The former director of communications denied a BBC report that he "sexed up" a dossier claiming Iraq could launch a chemical or biological attack within 45 minutes, to help justify the war.
Dr David Kelly, the UK ministry of defence weapons expert, believed he may have been the source of the BBC's story, and officials confirmed his name as such to some reporters.
Kelly was found dead near his home with slashed wrists soon afterwards.
Campbell resigned in August 2003, a month after Kelly's suicide, insisting he had decided to resign to spend more time with his family well before Kelly's death.
An official inquiry subsequently exonerated him over the affair.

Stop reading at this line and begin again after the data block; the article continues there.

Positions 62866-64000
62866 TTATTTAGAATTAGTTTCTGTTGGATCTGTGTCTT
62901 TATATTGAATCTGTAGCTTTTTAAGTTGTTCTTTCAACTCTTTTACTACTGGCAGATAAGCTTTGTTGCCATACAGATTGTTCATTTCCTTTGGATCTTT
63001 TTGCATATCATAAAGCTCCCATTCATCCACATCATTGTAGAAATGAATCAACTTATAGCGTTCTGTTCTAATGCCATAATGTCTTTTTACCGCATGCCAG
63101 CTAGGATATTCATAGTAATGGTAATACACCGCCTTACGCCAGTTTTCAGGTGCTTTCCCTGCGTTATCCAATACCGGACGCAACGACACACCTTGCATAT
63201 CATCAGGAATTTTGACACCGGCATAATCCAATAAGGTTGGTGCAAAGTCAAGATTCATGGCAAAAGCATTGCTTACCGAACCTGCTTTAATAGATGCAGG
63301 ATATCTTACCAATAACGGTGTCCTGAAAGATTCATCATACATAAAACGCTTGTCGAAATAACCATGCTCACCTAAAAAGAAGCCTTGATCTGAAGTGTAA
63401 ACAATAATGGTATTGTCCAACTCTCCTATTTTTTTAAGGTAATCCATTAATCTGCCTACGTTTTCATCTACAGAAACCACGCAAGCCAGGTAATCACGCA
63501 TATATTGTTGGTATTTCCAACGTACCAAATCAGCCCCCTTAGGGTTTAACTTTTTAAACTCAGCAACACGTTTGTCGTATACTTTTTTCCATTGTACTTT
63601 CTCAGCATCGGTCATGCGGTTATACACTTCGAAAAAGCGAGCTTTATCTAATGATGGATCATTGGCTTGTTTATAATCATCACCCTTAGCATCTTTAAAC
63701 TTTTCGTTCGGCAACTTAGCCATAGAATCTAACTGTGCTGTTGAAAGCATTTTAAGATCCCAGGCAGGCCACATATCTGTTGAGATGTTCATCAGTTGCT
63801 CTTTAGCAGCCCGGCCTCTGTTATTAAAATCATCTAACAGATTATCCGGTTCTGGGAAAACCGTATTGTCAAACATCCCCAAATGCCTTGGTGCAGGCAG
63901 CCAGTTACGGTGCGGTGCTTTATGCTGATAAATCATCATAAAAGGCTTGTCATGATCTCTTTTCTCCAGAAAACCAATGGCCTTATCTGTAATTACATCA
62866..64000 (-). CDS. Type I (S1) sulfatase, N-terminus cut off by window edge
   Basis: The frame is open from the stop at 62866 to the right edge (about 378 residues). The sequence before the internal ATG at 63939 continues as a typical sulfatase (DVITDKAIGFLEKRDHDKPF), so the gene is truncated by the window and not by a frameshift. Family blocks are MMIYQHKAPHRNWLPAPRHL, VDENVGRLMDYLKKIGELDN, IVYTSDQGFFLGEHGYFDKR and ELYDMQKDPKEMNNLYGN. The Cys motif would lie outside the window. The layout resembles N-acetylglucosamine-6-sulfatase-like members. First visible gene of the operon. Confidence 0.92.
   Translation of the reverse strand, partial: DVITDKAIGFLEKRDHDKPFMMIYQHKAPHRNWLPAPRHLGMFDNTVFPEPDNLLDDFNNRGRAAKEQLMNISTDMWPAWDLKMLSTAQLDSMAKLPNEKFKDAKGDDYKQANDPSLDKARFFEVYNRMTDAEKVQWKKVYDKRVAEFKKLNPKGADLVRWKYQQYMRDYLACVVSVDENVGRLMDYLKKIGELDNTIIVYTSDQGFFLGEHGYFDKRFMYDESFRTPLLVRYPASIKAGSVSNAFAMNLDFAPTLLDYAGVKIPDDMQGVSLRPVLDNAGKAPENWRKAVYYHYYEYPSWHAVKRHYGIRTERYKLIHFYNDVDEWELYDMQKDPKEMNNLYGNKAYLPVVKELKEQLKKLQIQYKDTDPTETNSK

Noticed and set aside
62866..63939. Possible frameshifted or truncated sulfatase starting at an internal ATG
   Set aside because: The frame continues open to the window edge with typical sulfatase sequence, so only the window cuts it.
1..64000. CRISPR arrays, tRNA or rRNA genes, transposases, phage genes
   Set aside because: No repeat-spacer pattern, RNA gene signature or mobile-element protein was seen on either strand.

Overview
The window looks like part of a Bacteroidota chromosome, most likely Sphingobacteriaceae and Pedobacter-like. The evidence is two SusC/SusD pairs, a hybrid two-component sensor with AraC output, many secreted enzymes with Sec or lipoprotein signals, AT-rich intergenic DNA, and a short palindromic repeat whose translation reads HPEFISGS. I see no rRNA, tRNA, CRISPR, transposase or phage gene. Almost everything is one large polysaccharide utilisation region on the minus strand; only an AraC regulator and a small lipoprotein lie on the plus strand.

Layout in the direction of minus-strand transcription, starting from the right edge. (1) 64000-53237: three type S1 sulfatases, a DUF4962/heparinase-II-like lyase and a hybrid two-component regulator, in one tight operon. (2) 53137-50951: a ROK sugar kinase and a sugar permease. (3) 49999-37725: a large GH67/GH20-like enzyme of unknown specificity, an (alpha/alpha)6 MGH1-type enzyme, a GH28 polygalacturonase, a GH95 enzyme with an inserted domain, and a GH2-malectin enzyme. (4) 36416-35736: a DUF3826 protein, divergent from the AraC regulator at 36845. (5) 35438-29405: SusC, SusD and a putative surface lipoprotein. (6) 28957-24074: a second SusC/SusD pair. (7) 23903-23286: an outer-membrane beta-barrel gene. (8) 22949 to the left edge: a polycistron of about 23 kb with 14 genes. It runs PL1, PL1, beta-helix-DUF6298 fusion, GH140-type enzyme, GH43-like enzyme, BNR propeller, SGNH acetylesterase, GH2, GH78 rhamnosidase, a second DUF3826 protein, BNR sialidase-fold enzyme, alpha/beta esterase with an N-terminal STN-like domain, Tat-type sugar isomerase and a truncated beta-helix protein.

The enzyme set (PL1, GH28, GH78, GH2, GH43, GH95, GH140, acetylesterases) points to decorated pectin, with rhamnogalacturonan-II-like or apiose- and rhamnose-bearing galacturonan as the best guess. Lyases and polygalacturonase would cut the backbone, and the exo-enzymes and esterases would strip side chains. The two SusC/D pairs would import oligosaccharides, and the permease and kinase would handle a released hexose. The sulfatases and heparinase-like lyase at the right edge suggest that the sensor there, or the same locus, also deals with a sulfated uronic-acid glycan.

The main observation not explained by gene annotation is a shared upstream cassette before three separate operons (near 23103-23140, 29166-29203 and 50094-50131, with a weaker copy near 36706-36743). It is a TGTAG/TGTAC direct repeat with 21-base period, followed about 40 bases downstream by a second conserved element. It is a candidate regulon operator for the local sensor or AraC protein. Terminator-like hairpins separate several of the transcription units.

Blair will give evidence sometime in the two-week period from January 25. Public interest is so great that a ballot is being held for seats.
The former prime minister faced a major backlash in Britain over the decision to support former US president George Bush over the war.
Blair insisted last month he would have supported the war, which did not get United Nations approval, even if he had known Iraq did not have weapons of mass destruction.
He resigned in 2007, having led his Labour party to three election wins.
The inquiry, which started hearing testimony in late November, has faced criticism that it is not questioning witnesses rigorously enough.
Critics of the invasion had long demanded an investigation into whether the war, which was extremely unpopular in Britain, was illegal.
Many were disappointed when it was announced that the inquiry had no power to apportion blame or establish criminal or civil liability.